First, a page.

January 19, 2011 — Milder than average weather has been the trend so far this winter for Atlantic Canada, Quebec and northern parts of both Ontario, Manitoba and Nunavut. Except for a colder than average Yukon, the rest of the country averaged out near normal, with more snowfall in south coastal BC. Find out what you can expect for the rest of winter as The Weather Network meteorologists release their mid-winter report.
Meteorologists at The Weather Network warn that La Niņa and patterns in the North Atlantic have affected storm tracks. This combined with the global warming trend has brought about extremes in precipitation and temperature. Much of the original seasonal outlook still holds, but there are areas that are seeing a change in the kind of weather that started off their season. For the rest of winter including March, La Niņa conditions are likely to persist across the equatorial Pacific Ocean. Independently, a major shift in the weather patterns across the Northern Hemisphere is currently underway, which will modify the kind of weather impacts La Niņa has delivered during the first part of winter. See below for provincial and regional breakdowns.
Spells of milder weather for southern BC along with a more active storm track at times, followed by bouts of cold. The risk of heavy coastal snows in southern BC will become increasingly less likely as February progresses. Northern areas can expect normal to slightly drier than normal conditions with near to slightly colder than average temperatures.
Temperatures in Alberta are forecast to average out near to a little below average, though the south will experience periods of milder weather as an increased frequency of Alberta clippers eject out of the foothills allowing Pacific air to move in across the Rockies. This will also bring precipitation amounts to near to slightly above normal in the south. Northern Alberta can expect normal to slightly drier than normal conditions with slightly lower than average temperatures.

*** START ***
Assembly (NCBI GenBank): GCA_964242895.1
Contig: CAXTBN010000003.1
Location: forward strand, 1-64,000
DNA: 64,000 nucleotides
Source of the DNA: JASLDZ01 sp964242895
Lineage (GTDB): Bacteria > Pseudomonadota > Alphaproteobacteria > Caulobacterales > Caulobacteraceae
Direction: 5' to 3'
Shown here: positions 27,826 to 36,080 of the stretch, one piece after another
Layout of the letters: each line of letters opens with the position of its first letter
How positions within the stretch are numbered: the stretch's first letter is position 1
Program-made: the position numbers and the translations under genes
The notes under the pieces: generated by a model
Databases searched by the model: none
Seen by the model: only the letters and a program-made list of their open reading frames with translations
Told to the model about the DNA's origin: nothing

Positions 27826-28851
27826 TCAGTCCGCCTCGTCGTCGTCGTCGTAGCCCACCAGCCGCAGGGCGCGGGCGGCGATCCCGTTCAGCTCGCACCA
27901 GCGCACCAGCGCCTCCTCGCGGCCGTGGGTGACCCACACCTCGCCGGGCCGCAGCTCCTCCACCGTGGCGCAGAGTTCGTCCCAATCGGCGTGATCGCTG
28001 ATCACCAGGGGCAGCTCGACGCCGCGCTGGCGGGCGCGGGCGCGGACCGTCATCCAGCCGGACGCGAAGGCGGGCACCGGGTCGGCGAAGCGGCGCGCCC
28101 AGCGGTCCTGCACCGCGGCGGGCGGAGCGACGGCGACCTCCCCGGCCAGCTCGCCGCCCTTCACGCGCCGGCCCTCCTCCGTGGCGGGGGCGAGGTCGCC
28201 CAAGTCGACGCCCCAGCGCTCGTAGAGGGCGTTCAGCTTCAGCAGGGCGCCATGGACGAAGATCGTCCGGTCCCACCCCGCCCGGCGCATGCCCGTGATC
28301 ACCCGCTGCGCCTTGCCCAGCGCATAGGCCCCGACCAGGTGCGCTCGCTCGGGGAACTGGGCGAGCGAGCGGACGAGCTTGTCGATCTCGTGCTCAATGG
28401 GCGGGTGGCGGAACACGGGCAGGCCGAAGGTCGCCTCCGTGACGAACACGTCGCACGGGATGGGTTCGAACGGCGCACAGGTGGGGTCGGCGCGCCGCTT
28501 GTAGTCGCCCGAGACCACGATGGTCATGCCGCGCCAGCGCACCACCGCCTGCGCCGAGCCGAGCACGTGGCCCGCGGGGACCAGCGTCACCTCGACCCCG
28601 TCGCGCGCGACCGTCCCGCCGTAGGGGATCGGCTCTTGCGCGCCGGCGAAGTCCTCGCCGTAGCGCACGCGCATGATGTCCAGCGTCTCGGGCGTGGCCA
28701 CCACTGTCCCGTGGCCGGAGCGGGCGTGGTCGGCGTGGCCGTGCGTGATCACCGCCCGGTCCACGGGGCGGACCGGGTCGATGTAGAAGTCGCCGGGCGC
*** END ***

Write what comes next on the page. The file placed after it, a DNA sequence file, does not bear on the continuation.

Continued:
Saskatchewan and Manitoba
Near to below average temperatures across much of both provinces with northern Manitoba averaging out somewhat above normal. Precipitation will be near to slightly below normal across the north while the south, including the Grain Belt, can expect near to slightly above average amounts from mid-winter though March as those Alberta Clippers become more frequent.
Ontario and Quebec
Temperatures will average near to slightly below normal with colder wintery weather patterns affecting the region on and off through the period separated by more moderate spells of weather lasting a few days to a week or so. The warmer than average temperature regime this winter across northern Quebec will continue but won't be as strong. A snowier pattern emerges with a potential for short-lived thaws in southern sections becoming more frequent in March. Stormier weather will boost precipitation amounts up to normal or a little above especially in southwestern Ontario.
There will be a cooling trend such that temperatures will average out near the climatological normals compared to the milder than average weather of late. Also, precipitation amounts will be closer to average for the rest of winter as a whole, but the above normal amounts received so far almost ensures that the wettest areas will still see their winter 2010-11 amounts coming in above the 30-year mean.
It won't be quite as mild in Nunavut and not quite as bitter in western parts as the cold eases a little in Yukon and adjacent areas. However, the Arctic areas are still expected to see December through March averages continue above normal in the east and below the mean in the west. Near to slightly below normal precipitation is expected in the Yukon and NWT while a near normal precipitation pattern is expected across Nunavut.